The Chinese state-owned bank was proposing to put up the cash to fund the purchase of locomotives from the two Chinese bidders, China North Rail and China South Rail. Insiders claim that both the bank’s initial terms and the fees proposed by Regiments were very expensive – and that outsourcing such a negotiation process was contrary to Transnet policy and practice, given that it had an experienced internal treasury department.
Transnet’s treasury department, it is said, pushed back, but in early 2015 the then group treasurer, Mathane Makgatho, resigned unexpectedly. According to one inside source, she told her staff: “I arrived here with integrity, and I will leave with my integrity intact.” Makgatho declined to comment for this article.
On March 1 last year Transnet appointed Ramosebudi, the previous group treasurer of SAA, to the position. A close relative of his happened to be a trader at Regiments Fund Managers, a Regiments subsidiary.
Regiments said: “The relationship question should be addressed to the individuals … [Our employee] was never involved in any Transnet work … and therefore there was never any conflict of interest.”
Transnet said: “Regarding the use of consultants, Transnet assesses its need for specialised services on an ongoing basis and we award work to external parties based on these assessments, ensuring that there is no conflict of interest with Transnet employees.”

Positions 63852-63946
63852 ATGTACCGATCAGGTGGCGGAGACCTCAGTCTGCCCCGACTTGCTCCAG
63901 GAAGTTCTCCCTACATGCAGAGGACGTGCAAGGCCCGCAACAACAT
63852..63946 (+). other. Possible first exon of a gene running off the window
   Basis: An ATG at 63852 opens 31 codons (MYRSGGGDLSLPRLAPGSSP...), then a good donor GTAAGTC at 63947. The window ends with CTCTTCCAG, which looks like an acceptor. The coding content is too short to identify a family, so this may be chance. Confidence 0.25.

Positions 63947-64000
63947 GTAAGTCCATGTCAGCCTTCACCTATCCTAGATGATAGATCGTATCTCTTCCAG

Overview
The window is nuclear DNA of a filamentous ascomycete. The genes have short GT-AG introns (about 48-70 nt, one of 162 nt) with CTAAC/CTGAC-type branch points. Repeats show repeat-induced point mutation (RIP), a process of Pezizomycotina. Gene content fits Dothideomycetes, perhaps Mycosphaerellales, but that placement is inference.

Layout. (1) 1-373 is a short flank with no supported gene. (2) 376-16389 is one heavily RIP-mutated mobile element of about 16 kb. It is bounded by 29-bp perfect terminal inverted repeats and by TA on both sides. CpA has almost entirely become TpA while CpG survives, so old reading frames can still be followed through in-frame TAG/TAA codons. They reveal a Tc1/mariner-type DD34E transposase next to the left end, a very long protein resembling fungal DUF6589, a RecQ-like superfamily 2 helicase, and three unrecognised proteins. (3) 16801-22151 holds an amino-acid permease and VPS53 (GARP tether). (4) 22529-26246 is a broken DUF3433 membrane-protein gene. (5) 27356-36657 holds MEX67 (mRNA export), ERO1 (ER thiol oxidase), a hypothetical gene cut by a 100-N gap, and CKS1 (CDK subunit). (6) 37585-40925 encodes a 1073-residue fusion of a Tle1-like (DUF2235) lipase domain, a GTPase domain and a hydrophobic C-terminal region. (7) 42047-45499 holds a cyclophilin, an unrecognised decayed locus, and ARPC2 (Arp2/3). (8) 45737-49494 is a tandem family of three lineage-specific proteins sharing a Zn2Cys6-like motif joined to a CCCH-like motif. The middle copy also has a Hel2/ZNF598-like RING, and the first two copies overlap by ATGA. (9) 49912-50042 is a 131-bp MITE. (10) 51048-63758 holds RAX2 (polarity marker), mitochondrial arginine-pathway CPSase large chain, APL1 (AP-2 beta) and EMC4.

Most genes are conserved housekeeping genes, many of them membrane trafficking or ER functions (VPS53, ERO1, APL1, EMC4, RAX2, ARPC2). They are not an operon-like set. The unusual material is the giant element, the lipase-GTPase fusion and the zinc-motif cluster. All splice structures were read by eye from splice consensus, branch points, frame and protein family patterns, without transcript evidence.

Ramosebudi wasted little time. On April 28 2015, he compiled a proposal purporting to approve a “contract extension” for Regiments’s support to Transnet on the 1 064-locomotive transaction, raising its fee from the previous R99.5-million by R166-million to total a whopping R265.5-million.
The document credits Regiments with a series of supposedly innovative adjustments to the Chinese loan and estimates the financial benefits to Transnet from the negotiating strategy “pioneered by Regiments” to be in excess of R2.7-billion.
Without citing any contract, Ramosebudi suggests “the financial advice and negotiation support that Regiments provided through this entire process, which took in excess of 12 months, was done at risk with an expectation of compensation only on successful completion of the transaction”.
This transaction was supported by Singh in one of his last acts as chief financial officer before he joined Molefe at Eskom in July last year.